Jump to content, Jump to navigation.

Amber Paulen

Reading Russian in English

29 October 2009


The Russians! What literary monstrosities! I had a Finnish roommate who did not like Russians because of the destruction they once waged on her country, but she had a soft spot for Tolstoy. She praised Anna Karenina laps around the room, now I understand why. But I began in Petersburg with Raskolnikov to Brothers Karamazov to Stavrogin to Prince Myshkin. Dostoevsky could feed me for eons. I suppose that began in Rome, with Constance Garnett.

Lately I have been experiencing a Russian uprising. I don’t know why, but only that I crave it like some people can crave ice cream. Now I’ve got War and Peace on my mind and a good thing, for it’s probably the only book that can quell it. In fact, I’ve got War and Peace sitting right here besides me, a solid weapon like Simon says. The only problem (besides an uncertain situation for long reading) is that I bought this book because it’s pretty. I’m in lust with the black Penguin Classics: is that a good reason to buy a book?

The Russians have made me picky about translators. War and Peace published by Penguin Classics is translated by Anthony Briggs. Now anyone who reads the Russians with any amount of fervor knows that Richard Pevear and his wife Larissa Volokhonsky pretty much have the whole top translation repertoire. Having recently reread The Idiot I thought: why not give another translator a try? You know, it gets repetitive sometimes, like you’re not reading another writer but another work by these translators. Along with War and Peace I treated myself to Resurrection also translated by Anthony Briggs.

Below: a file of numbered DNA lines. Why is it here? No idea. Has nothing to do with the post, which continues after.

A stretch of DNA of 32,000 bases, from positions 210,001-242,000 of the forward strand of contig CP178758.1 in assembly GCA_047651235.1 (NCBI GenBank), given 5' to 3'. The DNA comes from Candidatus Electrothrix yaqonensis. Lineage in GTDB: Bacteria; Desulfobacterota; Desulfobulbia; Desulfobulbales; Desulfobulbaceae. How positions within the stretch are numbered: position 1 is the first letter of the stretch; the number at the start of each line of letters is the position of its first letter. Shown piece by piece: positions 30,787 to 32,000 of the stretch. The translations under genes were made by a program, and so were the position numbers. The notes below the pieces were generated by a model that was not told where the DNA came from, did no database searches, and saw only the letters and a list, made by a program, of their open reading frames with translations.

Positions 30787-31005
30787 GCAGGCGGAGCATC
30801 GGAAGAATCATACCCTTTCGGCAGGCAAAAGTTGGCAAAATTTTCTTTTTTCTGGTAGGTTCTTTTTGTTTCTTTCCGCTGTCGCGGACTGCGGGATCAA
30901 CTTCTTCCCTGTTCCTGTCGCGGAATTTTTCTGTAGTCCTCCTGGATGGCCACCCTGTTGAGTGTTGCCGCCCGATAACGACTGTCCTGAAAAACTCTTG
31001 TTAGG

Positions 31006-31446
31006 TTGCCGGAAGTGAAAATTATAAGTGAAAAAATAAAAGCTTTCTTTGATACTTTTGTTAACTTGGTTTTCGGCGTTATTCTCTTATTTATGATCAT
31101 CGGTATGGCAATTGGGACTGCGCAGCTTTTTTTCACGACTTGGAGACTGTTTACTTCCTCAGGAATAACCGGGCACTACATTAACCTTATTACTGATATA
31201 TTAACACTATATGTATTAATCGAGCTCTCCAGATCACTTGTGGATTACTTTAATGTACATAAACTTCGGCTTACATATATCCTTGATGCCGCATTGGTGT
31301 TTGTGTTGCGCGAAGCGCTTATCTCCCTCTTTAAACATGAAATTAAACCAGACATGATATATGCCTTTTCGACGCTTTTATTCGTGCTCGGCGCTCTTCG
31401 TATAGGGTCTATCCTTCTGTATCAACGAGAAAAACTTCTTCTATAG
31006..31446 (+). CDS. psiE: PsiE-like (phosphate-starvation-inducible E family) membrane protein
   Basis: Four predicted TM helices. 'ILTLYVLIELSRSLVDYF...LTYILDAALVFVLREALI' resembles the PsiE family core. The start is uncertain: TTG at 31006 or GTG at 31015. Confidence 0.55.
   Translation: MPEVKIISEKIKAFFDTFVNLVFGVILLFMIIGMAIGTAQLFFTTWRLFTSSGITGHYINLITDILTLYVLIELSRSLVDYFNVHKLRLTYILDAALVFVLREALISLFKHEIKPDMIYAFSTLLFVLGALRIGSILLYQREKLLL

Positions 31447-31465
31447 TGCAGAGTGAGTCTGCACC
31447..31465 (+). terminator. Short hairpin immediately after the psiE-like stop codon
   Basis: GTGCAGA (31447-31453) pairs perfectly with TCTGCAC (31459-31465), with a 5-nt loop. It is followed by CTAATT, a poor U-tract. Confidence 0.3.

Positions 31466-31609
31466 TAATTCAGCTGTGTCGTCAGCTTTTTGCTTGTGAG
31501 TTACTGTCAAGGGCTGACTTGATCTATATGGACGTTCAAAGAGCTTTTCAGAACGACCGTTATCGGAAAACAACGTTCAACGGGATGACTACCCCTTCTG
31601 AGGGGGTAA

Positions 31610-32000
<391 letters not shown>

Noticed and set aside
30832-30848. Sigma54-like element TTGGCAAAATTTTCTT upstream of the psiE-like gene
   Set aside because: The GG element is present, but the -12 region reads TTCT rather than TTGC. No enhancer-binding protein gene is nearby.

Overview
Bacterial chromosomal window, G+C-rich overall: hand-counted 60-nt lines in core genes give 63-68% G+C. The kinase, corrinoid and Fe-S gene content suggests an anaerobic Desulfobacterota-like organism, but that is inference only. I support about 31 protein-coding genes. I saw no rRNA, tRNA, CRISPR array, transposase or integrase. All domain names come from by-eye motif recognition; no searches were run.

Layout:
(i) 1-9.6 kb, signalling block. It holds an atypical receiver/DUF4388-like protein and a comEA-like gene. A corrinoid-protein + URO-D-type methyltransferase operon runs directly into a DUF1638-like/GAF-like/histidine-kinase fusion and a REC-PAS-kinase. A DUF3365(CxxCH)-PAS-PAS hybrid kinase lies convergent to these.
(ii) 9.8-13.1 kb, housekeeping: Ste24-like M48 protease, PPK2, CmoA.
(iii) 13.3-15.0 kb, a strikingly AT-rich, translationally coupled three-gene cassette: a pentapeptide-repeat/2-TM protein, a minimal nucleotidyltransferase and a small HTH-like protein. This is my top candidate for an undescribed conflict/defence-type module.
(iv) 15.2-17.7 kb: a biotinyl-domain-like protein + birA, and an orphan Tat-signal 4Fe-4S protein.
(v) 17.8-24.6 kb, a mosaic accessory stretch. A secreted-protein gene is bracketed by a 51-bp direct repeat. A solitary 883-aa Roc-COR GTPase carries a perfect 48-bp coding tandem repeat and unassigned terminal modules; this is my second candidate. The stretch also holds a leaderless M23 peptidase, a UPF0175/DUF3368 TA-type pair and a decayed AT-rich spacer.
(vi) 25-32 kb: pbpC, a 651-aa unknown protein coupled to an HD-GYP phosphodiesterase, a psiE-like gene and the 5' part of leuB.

First impression: his Introduction was like reading a school paper. Richard Pevear never fails to enlighten in his opening pages. Second impression: Where is the French? Usually there’s some French with or without an English footnote. Anthony Briggs adds instead, “So she said in French.” Which completely breaks up the text. I like the French bits. The Russian aristocracy used to use a lot of French. In Anna Karenina (translated by Pevear and Volokhonsky) Tolstoy’s use of French is apparent as a valuable part to the text.

Which brings me back to War and Peace with its two percent in French, even the opening paragraphs. And for a novel of over one thousand pages, this is no bite-size chunk. There are other reasons too, such as Tolstoy’s repititions well explained in this article, that convinced me hands down there is a difference. Now I must trade this for this. Alas! War and Peace must wait.



Submit a Comment


·   ·   ·   ·   ·   ·   ·   ·   ·   ·   ·   ·   ·   ·   ·   ·   ·   ·   ·   ·